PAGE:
Nov 19, 2012; San Francisco, CA, USA; NFL referee Tony Corrente reviews an instant replay video during the game between the Chicago Bears and the San Francisco 49ers at Candlestick Park. The 49ers defeated the Bears 32-7. Mandatory Credit: Kirby Lee/Image of Sport-USA TODAY Sports

Instant Replay: Is it working well enough for the NFL that MLB should expand?


Major League Baseball made a historic decision last week to bring to the owners, players and managers a vote to expand the current instant replay format to a format similar to the one the NFL uses. The new expansion will include “challenges” the manager can initiate and will cover just about every play aside from balls and strikes. The umpires will retain the right to be able to submit plays for review as well. I’m not quite sure if the managers will be given a red flag like the NFL coaches use, although it would be hilarious to see some managers throw their flags at the umpires when wanting to issue a challenge. Is the NFL system working well enough for baseball to adopt it?

There are very different schools of thought when it comes to baseball fans and football fans.  Baseball fans are purists. While there have been an increasing number of “blown calls” this season in baseball, some diehards are still sticking with their guns and not budging on wanting to expand the existing instant replay system. The other school of thought is more modern. If you have the technology to improve things, why not use it? Football fans would have the players riding scooters if they really thought it would improve the game. Baseball fans don’t want anything different than how the game was played 100 years ago.

The biggest drawback from instituting an expanded replay system in Major League Baseball is it will inevitably expand the time of the games. Baseball games average about three hours or so. Some go way longer. The average Boston Red Sox and New York Yankees game lasts about 14 and a half hours, give or take a few minutes. Adding a challenge system similar to what the NFL uses could mean that a four-game Red Sox vs. Yankees series would last roughly two and a half weeks. Per the media release regarding the decision to expand on mlb.com they don’t expect the new replay system to add additional time to the games.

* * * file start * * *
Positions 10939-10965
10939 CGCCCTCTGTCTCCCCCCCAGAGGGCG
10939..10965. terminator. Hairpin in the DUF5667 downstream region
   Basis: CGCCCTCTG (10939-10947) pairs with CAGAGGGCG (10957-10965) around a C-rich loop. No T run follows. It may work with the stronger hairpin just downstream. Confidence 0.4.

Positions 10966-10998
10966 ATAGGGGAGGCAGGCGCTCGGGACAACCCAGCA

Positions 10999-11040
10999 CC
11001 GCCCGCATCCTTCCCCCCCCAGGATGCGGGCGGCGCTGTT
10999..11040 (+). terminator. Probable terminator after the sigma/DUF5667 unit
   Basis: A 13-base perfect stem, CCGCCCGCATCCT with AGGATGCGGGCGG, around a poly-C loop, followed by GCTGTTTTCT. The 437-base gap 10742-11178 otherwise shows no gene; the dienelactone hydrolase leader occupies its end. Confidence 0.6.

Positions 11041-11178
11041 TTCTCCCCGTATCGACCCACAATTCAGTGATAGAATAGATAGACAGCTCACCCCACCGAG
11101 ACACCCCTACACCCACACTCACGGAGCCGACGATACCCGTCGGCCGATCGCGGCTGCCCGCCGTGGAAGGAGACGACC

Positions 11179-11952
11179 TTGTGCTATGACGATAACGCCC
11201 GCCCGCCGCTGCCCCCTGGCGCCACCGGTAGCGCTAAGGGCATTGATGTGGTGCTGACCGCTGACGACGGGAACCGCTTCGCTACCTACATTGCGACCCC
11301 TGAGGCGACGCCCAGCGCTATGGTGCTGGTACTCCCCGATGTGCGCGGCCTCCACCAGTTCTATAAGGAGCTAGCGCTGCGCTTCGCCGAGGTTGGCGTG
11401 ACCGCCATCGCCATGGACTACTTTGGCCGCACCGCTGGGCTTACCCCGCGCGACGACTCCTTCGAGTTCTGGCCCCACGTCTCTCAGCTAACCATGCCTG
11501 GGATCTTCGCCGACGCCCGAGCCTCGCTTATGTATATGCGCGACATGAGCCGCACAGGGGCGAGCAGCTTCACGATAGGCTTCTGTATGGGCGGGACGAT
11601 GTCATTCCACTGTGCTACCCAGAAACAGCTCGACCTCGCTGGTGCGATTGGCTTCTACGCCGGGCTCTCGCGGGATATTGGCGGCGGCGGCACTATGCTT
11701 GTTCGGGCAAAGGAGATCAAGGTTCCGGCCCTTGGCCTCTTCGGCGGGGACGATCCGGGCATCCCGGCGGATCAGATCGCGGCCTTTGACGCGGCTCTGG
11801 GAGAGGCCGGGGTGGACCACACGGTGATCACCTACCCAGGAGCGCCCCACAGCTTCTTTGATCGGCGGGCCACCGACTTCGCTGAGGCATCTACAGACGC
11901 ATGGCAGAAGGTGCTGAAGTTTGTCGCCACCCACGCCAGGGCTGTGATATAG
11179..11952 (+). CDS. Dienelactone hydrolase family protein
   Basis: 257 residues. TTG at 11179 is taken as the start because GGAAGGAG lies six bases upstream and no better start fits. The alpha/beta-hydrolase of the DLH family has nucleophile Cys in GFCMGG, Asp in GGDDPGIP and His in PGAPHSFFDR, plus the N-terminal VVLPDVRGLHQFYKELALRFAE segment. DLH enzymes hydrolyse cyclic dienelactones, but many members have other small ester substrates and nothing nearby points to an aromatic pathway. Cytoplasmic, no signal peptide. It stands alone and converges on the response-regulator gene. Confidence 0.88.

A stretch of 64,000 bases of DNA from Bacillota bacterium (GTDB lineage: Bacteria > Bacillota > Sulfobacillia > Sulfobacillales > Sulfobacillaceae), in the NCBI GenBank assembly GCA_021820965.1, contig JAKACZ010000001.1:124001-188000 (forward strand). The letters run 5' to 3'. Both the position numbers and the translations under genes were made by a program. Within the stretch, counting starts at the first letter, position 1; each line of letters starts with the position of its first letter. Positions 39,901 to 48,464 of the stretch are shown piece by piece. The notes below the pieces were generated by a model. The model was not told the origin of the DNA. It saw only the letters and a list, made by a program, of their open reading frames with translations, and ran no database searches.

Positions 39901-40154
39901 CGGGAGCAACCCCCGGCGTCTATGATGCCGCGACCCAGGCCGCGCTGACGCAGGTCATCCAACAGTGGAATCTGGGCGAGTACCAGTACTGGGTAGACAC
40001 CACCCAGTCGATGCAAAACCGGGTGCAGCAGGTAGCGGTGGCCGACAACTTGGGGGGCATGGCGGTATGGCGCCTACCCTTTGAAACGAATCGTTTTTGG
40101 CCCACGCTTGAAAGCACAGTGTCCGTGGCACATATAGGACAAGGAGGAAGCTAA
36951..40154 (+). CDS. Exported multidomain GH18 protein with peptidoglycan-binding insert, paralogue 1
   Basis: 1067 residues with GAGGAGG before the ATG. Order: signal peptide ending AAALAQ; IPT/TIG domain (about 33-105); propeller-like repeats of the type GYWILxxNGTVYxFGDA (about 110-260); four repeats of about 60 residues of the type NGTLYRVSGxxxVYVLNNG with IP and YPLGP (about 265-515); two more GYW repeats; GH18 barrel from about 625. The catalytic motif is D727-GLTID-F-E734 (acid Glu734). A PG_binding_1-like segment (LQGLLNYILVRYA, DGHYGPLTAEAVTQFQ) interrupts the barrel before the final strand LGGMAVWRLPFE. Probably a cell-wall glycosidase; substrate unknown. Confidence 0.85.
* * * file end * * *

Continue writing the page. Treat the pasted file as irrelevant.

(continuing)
“Now our replays take three minutes and four seconds on average. And we expect now that [future] replays will take a minute [and] 15 [seconds].”

The replays are going to be reviewed by umpires at MLB facilities in New York. And that’s going to be faster than the process in place now? How long do they expect the manager’s argument to last when he wants to challenge a call in the first place?

I’m not a fan of both the NFL’s and MLB’s instant replay policies relying on the coaching staff of the teams to initiate a review. If the whole point of having a policy that helps improve the accuracy of the calls, why not spend that time on the referees and umpires to make sure they’re held accountable for the blown calls in the first place? I agree that sports need to have their “human element” in order to distinguish them from video games but that human is supposed to be the ref or the umpire. I think baseball had a chance here to do something right. They had a chance to improve the quality of games by expanding the instant replay to enhance the accuracy of its officials. Instead they passed the buck to the managers just like the NFL passed the buck to the coaches. Blown call.

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Tags: Instant Replay MLB NFL NFL Referees